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Mark Leckey

UniAddDumThs “MAN”

Information about the artwork

  • Year2014-ongoing
  • MaterialMixed Media, Dimensions variable
  • Inventory numberUAB 1270
  • On viewCurrently not exhibited
  • Audioguide

More about the artwork

Mark Leckey’s large-scale installation offers an unusual perspective on the history of technology. In 2013, the British artist was invited to curate an exhibition. Along the lines of the terms “man,” “machine,” and “animal,” Leckey selected artworks and objects with references to technology, popular culture, and human history. He presented them side by side in large displays. Thus, objects (including the technological imaginary) from different eras and contexts intersected. At the end of the exhibition, Leckey decided to preserve the objects for himself by creating (authorized) copies and reproductions with the help of analog and digital means such as 3D prints, photographs, and even cardboard standees. This is how “UniAddDumThs” came into being. The starting point for Leckey’s selection was the observation that technology has changed our relationship to things. After all, our highly digitalized environment is increasingly populated by “animated” and “networked” objects: computers talk to us, our refrigerator knows what we like to eat. The belief in the inherent life of supposedly “dumb things” is becoming ever more normal. This links our technologized world with the animistic thinking of premodern times when objects were perceived as alive or even possessing a soul.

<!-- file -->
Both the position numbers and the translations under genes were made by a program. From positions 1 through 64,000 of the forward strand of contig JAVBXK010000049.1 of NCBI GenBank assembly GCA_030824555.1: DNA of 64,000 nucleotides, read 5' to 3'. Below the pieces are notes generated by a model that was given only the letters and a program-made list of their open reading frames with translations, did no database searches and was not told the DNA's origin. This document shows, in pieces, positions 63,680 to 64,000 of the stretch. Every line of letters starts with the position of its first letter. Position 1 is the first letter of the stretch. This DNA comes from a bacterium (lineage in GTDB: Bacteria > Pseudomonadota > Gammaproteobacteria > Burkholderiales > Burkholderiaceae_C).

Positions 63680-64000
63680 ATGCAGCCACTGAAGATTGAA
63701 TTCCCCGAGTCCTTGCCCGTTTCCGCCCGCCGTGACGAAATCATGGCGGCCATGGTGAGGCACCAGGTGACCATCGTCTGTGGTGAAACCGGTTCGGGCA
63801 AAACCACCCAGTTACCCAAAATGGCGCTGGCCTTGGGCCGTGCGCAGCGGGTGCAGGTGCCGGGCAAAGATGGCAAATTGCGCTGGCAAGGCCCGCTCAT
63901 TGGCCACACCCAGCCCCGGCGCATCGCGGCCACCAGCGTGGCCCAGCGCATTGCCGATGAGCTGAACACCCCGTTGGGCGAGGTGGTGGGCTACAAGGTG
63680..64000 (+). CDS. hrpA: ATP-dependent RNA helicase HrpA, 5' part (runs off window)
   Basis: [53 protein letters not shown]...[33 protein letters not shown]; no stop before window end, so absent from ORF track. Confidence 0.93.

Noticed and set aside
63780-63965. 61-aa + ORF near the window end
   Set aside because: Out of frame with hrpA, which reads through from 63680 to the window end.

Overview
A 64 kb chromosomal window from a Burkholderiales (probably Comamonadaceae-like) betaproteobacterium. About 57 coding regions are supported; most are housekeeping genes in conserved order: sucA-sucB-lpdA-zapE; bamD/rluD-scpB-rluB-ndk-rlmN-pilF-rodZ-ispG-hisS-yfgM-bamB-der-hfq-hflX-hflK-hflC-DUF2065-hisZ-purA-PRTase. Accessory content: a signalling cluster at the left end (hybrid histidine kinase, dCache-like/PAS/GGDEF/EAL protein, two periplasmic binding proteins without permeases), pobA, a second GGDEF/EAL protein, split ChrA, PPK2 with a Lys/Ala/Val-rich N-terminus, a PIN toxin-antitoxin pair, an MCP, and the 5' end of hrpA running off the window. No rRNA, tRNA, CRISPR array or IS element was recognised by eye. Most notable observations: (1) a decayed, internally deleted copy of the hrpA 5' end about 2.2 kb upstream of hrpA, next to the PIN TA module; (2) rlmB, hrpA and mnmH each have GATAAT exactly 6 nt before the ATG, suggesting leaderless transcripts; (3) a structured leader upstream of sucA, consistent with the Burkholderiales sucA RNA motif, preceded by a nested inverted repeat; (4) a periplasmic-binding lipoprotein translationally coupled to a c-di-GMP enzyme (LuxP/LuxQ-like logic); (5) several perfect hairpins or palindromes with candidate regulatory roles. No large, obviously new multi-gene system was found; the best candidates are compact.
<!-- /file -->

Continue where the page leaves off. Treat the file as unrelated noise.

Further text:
for kids (and anyone else who is curious!)

Hey Buddy, look at this for a wacky collection of strange objects! I wonder what Mark was thinking here? Did you know that he spent years collecting images of various objects on the internet? He was looking for representations of “human,” “animal,” and “machine.” This resulted in a huge collection of hundreds of images. But for an exhibition, Mark really wanted to show the objects themselves and not merely pictures of them. To this end, he borrowed countless very different items—from religious objects of different cultures to a space suit for a dog. After the exhibition was over, he had to return them, so he took photographs and made cardboard displays and 3-D prints of them beforehand. He combined these copies repeatedly in three rooms. In the process, Mark found that there is always something magical in images of people, animals and machines, and some of the things also seem to have a life of their own. Listen carefully: quite a few make noises or even move!

This way to the Factory

Further artworks

Artwork: "Untitled" from Cy Twombly
Cy Twombly Untitled, 2007 yes Upper floor
Artwork: "Untitled (Lexington)" from Cy Twombly
Cy Twombly Untitled (Lexington), 2001 yes Upper floor
Artwork: "Untitled (Lexington)" from Cy Twombly
Cy Twombly Untitled (Lexington), 2001 yes Upper floor
Artwork: "Menthol" from Thomas Eggerer
Thomas Eggerer Menthol, 2017 yes Ground floor
Artwork: "Moonlight" from Alex Katz
Alex Katz Moonlight, 1997 yes Ground floor